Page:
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From Graham Leggett <minf...@sharp.fm>
Subject Re: Inf. on pool...
Date Sun, 16 Jan 2005 15:24:22 GMT
Eufordia wrote:

> Is there a good soul that could explain me what is exactly a "pool"?

Traditional ways of asking for memory involves:

- asking for some memory
- giving it back when you are finished

The trouble is with the second part - how are you sure you gave all the 
memory back when you were finished with it? Usually no, and thus we have 
memory leaks.

What if you could do this:

- ask for some memory
- ask for some more memory
- ask for even more memory
- ok I'm finished - clean up all the above in one go

If you could, you could free everything up in one go, and be sure you 
didn't miss anything, and be sure again that you're not leaking memory.

APR allows you to do this by using "pools" of memory. Depending on the 
task you are trying to do, you do this:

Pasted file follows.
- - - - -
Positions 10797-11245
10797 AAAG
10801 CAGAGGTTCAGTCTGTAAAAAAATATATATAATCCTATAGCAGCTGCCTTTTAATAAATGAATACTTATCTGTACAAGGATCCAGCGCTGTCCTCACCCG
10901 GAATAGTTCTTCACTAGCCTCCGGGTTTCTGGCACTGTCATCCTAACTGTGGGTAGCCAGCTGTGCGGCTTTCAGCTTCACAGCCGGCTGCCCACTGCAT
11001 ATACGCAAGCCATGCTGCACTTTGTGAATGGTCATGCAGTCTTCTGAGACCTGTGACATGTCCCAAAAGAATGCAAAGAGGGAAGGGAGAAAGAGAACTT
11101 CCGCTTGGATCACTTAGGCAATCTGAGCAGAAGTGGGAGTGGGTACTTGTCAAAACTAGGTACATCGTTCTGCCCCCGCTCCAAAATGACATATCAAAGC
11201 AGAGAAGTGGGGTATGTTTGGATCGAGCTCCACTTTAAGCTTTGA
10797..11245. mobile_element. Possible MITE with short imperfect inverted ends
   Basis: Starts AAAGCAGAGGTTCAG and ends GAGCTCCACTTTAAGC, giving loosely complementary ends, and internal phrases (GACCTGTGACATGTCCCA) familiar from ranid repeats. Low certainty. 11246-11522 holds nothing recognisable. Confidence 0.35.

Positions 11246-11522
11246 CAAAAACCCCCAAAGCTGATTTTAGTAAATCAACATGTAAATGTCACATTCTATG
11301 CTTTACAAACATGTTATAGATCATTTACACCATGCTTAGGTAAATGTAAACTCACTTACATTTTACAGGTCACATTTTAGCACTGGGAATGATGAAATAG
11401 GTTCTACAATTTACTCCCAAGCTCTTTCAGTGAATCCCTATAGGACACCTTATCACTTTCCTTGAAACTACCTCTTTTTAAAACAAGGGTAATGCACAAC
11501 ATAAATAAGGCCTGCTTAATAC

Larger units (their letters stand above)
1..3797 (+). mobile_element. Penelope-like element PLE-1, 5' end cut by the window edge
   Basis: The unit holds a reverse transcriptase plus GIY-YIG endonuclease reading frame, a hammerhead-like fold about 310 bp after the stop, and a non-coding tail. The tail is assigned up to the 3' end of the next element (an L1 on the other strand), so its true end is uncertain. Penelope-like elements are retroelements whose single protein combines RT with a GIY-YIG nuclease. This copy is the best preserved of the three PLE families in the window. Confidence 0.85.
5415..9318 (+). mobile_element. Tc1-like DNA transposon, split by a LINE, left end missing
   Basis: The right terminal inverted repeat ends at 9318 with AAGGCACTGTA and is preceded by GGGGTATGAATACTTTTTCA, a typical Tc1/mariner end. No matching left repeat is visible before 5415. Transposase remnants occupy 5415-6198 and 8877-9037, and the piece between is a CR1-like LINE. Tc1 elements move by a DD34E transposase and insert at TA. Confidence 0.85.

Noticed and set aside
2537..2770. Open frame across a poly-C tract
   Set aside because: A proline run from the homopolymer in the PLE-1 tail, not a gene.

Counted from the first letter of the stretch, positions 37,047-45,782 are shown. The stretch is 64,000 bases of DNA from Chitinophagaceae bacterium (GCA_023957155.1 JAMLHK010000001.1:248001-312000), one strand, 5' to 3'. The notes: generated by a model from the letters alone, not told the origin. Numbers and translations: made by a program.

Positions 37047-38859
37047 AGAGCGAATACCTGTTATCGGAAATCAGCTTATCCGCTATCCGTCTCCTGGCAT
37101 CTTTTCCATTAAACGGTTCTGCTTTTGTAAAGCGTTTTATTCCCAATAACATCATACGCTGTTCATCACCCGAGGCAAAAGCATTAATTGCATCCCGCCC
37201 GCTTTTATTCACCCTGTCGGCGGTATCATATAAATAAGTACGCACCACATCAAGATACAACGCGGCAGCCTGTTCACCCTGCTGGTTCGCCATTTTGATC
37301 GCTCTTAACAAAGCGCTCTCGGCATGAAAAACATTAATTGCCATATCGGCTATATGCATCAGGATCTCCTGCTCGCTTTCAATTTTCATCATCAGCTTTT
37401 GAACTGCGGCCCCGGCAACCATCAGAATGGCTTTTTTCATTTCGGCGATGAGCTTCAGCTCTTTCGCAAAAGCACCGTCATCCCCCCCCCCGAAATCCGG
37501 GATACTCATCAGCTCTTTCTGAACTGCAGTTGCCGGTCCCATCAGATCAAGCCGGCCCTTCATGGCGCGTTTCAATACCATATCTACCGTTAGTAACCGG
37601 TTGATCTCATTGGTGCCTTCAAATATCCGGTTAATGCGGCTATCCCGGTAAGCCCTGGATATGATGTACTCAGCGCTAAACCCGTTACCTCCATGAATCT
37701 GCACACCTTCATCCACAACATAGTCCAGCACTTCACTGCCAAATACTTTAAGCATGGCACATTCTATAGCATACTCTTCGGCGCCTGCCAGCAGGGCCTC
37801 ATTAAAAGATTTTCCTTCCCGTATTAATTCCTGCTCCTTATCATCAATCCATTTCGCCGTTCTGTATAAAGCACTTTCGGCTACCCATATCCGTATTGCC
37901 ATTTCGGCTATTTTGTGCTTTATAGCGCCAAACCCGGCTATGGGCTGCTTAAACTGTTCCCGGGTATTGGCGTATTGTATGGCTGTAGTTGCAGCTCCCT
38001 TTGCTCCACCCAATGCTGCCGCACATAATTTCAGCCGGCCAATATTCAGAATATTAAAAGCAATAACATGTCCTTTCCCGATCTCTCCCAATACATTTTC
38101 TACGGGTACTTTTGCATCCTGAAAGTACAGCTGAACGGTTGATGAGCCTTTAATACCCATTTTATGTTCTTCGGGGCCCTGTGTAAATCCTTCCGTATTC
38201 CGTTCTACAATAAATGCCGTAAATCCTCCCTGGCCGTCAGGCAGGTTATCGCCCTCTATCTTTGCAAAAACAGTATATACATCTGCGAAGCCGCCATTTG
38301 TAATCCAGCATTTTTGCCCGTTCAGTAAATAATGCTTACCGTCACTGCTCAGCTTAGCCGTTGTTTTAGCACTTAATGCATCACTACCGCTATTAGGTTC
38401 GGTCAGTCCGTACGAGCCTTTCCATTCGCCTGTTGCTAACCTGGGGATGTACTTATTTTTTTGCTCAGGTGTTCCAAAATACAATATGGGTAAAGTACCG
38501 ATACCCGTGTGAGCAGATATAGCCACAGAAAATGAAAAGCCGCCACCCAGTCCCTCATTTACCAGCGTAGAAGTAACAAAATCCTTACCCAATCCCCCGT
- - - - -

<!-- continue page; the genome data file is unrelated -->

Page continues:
- create a pool
- allocate memory from the pool
- allocate more memory from the pool
- and more and more
- ok, I'm done - clean up the entire pool in one go

To make it more fun, when you create a pool, you can create it as a 
"child" of another pool. For example, you might have a "global" pool 
that all your memory is taken from. Then you create a "subtask" pool as 
a child of the "global" pool to perform some task. When you're finished 
doing the subtask, you clean up the subtask pool. If an error happens 
and you have to exit completely, if you clean up the global pool, the 
subtask pool will be cleaned up too.

The fun continues: You can get the pool cleanup to clean up more than 
just memory. If you open a file, register a function to close the file 
with the pool. When you clean up the pool, the file will be closed, and 
you don't leak file descriptors.

APR pools make it easy and clean for code to make sure it cleans up 
after itself preventing leaks.

Hope this gives you a direction to start in.

Regards,
Graham
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